Betfair, the Great Britain-based online betting exchange, continues to negotiate with officials in the United States and is inching closer to a deal by which it would compensate horsemen for use of their product.
Betfair officials, who attended the National Horsemen’s Benevolent and Protective Association summer convention in Pennsylvania July 18-20, said the company doesn’t accept wagers from U.S. residents, but it takes bets on U.S. races from players in other countries, including Canada. Betfair officials have been in talks with the Thoroughbred Horsemen’s Group, which is attempting to increase purse revenue from pari-mutuel wagering.
“We’re actively negotiating with the THG,” said Christian Hellmers, a U.S. representative for Betfair. “We would hope to be able to reach an agreement soon. We’re focusing on the U.S. right now. We’re investing more resources. We’re in the fourth quarter of our negotiations with the THG.”
Betfair isn’t pari-mutuel. Players make bets against each other on various propositions, including horse racing. Some racing officials have expressed integrity concerns because with Betfair, a customer can play a horse to lose.
In 2007, Betfair produced turnover—handle—of $368 million on more than 40 sports. The company has worked out deals to compensate the horseracing industry in countries such as Great Britain, where it has been embraced.
Peter Probert, head of integrity for Betfair, said the company has a “Fraud Team” of 35 people in Australia, Great Britain, and Malta who monitor activities 24 hours a day, seven days a week. Betfair also has memorandums of understanding with 35 regulatory agencies, including the U.S.-based Thoroughbred Racing Protective Bureau.
Probert, who spent 18 years in the Royal Air Force intelligence branch, said Betfair shares information with the agencies and assists with any investigations. He said partners have access to real-time monitoring of betting activity.
Nick Coukos, executive director of the Ontario HBPA, said he uses Betfair but doesn’t play horses through its system because no money is returned to the Canadian racing industry. That, Coukos said, is a major stumbling block for the company.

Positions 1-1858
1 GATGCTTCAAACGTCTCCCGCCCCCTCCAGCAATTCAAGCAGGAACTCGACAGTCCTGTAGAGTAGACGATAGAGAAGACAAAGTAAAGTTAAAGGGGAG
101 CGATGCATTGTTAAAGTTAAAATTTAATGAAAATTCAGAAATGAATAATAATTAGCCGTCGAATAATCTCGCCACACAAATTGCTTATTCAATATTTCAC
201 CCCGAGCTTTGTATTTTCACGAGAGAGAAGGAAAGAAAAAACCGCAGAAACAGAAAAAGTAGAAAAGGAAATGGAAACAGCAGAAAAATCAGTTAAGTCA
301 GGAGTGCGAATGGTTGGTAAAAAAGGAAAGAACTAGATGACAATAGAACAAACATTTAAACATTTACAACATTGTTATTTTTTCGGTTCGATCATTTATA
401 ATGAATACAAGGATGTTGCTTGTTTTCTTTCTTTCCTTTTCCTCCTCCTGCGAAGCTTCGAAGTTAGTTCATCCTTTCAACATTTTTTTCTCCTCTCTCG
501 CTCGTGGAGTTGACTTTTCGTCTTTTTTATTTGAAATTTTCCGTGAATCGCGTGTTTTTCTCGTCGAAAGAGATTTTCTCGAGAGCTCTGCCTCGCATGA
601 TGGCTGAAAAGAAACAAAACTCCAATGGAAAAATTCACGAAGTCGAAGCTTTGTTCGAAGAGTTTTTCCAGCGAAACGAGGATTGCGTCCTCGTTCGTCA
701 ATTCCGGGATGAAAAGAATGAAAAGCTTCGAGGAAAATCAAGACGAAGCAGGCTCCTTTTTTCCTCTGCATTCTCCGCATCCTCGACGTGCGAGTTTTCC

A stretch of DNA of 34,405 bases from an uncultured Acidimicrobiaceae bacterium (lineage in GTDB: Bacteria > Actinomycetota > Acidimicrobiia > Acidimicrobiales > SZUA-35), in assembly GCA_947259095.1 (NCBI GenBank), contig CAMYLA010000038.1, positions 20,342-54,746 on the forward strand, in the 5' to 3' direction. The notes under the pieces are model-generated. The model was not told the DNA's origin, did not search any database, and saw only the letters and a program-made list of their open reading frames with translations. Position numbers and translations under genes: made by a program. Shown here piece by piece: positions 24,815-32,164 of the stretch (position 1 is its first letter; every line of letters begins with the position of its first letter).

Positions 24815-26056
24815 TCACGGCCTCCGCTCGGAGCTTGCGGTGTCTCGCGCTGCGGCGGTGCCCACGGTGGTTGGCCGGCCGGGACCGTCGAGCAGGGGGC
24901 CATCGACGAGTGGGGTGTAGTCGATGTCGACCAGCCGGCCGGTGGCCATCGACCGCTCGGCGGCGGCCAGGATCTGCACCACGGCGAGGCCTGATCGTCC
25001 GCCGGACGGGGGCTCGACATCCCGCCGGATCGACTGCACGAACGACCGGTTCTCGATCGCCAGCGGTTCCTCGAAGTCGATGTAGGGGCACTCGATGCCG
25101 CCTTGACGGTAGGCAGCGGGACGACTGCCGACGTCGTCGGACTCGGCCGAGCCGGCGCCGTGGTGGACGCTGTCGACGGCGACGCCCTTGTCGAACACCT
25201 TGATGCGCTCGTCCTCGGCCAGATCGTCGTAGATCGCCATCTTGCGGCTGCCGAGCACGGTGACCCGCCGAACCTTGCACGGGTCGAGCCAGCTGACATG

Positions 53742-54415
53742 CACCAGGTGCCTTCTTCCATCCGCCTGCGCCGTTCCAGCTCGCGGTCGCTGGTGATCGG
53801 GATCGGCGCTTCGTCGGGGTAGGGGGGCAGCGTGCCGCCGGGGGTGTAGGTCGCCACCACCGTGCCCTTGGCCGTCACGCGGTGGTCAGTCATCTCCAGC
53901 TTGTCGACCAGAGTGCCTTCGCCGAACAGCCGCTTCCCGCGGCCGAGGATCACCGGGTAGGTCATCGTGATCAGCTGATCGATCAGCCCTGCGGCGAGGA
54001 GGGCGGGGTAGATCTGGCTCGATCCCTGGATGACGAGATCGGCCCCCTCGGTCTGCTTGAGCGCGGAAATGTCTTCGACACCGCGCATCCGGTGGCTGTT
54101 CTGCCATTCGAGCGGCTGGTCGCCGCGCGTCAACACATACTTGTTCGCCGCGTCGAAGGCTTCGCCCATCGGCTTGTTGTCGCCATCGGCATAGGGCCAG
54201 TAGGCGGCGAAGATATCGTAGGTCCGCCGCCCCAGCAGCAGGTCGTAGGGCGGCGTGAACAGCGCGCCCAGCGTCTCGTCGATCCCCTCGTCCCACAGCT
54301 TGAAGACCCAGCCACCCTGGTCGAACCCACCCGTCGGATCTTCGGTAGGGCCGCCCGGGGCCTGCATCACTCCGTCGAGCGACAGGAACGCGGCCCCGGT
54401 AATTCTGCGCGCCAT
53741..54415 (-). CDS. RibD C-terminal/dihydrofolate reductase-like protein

“I think something finally needs to move forward before Betfair can be (embraced) in North America,” Coukos said. “Betfair has tremendous products, and our industry is starving for an alternative wagering platform. If you can get a deal done in Canada that works, it would be a huge step toward getting into (the U.S. market).”
Betfair officials said a proposal on the table would compensate the U.S. racing industry for wagers made on its races in other countries.
“We’ve been very forward with our approach,” Hellmers said.
“The company recognizes you guys put on the event,” Probert said. “The opportunity is there. It’s down to negotiations between the company and the authorities.”
THG president Bob Reeves said there has been “ongoing dialogue” with Betfair, but he stopped short of saying a deal is close.
“Our group hasn’t been together on it because there is a lack of understanding (of how Betfair operates),” Reeves said. “They are accepting wagers on horse racing from non-U.S. residents and not paying us anything for use of our product. I think the U.S. horseracing industry should sit down with them and work out a deal.”
If a deal is made, Betfair most likely would pay a flat fee to U.S. racing because its wagers aren’t made into pari-mutuel pools.
According to its annual report, Betfair on average process almost 5 million transactions per day, more than the European stock markets combined. In 2007, the company had 433,000 “active users” during the year, an increase of 57% from the previous year.
The only legal form of Internet wagering in the U.S. is pari-mutuel wagering on horse racing. Since passage of the Unlawful Internet Gambling Enforcement Act of 2006, federal investigators have gone after a few offshore bookmakers who took bets from U.S. residents.